AMD Concedes to Intel's Atom

Those of us who were hoping to see AMD enter the race against Intel’s Atom processor are disappointed to see no such thing unfold today. Instead of unveiling a processor that could stand up against Intel’s power miserly Atom, which is at the heart of every netbook worth mentioning, AMD turned its attention to the slightly more upscale ultraportable market.

AMD introduced two new ultraportable notebook platforms, Congo and Yukon. AMD materials describe Congo as based upon the dual-core “Conesus” CPU with the RS780M and SB710 chipset; and Yukon is based upon a single-core CPU with the RS690E and SB600 chipset. Both platforms aim to provide more capability and power to users “who are dissatisfied with the limited experience offered by mini-notebooks.”

Yukon will have a thermal design power value of 25 W (both processor and chipset), making it incomparable to the Intel Atom. Yukon is planned to be available in the first half of 2009, while Congo will appear in the latter half.

By 2010, AMD’s ultraportable platform will be “Nile,” a dual-core “Geneva” CPU utilizing DDR3. In 2011, AMD plans to introduce the dual-core “Ontario” APU (that’s Accelerated Processing Units) for ultraportable and mini-notebook platforms.

It should be clear by now that Intel has successfully cornered the netbook market with its impressive Atom processor – a claim that AMD will leave to its competitor uncontested.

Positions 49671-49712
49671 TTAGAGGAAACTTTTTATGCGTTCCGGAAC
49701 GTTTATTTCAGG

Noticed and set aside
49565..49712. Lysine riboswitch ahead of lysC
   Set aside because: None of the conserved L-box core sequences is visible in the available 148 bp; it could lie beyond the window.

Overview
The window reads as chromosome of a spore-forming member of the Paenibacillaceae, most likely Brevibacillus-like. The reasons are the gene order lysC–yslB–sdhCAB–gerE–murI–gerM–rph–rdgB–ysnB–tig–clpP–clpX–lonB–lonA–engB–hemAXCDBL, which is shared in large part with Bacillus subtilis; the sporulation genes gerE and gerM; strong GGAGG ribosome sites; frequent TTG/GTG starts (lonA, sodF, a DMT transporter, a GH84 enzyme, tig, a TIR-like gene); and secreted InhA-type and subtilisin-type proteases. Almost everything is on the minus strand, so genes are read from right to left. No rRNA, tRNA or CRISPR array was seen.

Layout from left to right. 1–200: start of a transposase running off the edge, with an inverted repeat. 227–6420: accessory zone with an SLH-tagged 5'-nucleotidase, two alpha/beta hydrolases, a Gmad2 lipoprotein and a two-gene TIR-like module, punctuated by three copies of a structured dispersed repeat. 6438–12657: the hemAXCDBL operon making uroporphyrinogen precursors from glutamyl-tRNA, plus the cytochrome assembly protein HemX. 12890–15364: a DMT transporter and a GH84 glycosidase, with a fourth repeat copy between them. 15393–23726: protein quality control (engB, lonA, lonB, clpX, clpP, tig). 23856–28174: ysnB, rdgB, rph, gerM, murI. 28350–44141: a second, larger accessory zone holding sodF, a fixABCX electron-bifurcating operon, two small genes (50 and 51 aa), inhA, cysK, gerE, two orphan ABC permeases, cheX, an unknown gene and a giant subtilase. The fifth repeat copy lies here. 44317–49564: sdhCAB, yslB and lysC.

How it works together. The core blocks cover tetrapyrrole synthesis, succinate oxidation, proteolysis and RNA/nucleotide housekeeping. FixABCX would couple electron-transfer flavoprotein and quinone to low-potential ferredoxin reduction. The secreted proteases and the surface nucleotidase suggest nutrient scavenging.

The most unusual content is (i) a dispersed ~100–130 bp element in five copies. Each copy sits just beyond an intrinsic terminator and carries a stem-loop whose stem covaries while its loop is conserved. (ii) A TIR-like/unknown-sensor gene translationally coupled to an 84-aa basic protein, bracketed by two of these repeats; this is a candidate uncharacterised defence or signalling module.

“Atom is targeting markets we’re not even [going] after,” AMD said, in a comment recorded by Notebooks.com, adding that Yukon will offer a more ‘complete’ PC experience.

Bahr Mahoney, director of AMD’s mobile division, said that the company won’t be going after the netbook market as volume is dramatically in favor of more powerful machines. Mahoney also added that AMD will not offer specific solutions for the business user. “We don’t offer the ultimate in the battery life that some of the enterprise customers are looking for in enterprise ulramobiles,” said Mahoney.

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  • Don't worry. AMD still has the OLPC market in Africa and South Asia.
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  • AMD : "Actually we suck at CPUs these days , we just don't want to fight another Intel CPU" , oh well , giving up without even a fight.
    And what about VIA , they seemed to have a good CPU , the Nano , and they seemed proud of it but I haven't seen it anywhere , it's full of those old and oh so poor performing C7. Then again VIA was never good at anything , too bad though , this would have been their chance to grab a bigger margin in the CPU market.
    Then again it seems ARM is going after Intel in the netbook market and they seem to be using Linux so things will certainly get interesting.
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  • Pei-chenDon't worry. AMD still has the OLPC market in Africa and South Asia.

    That made me laugh but odly it is so true!
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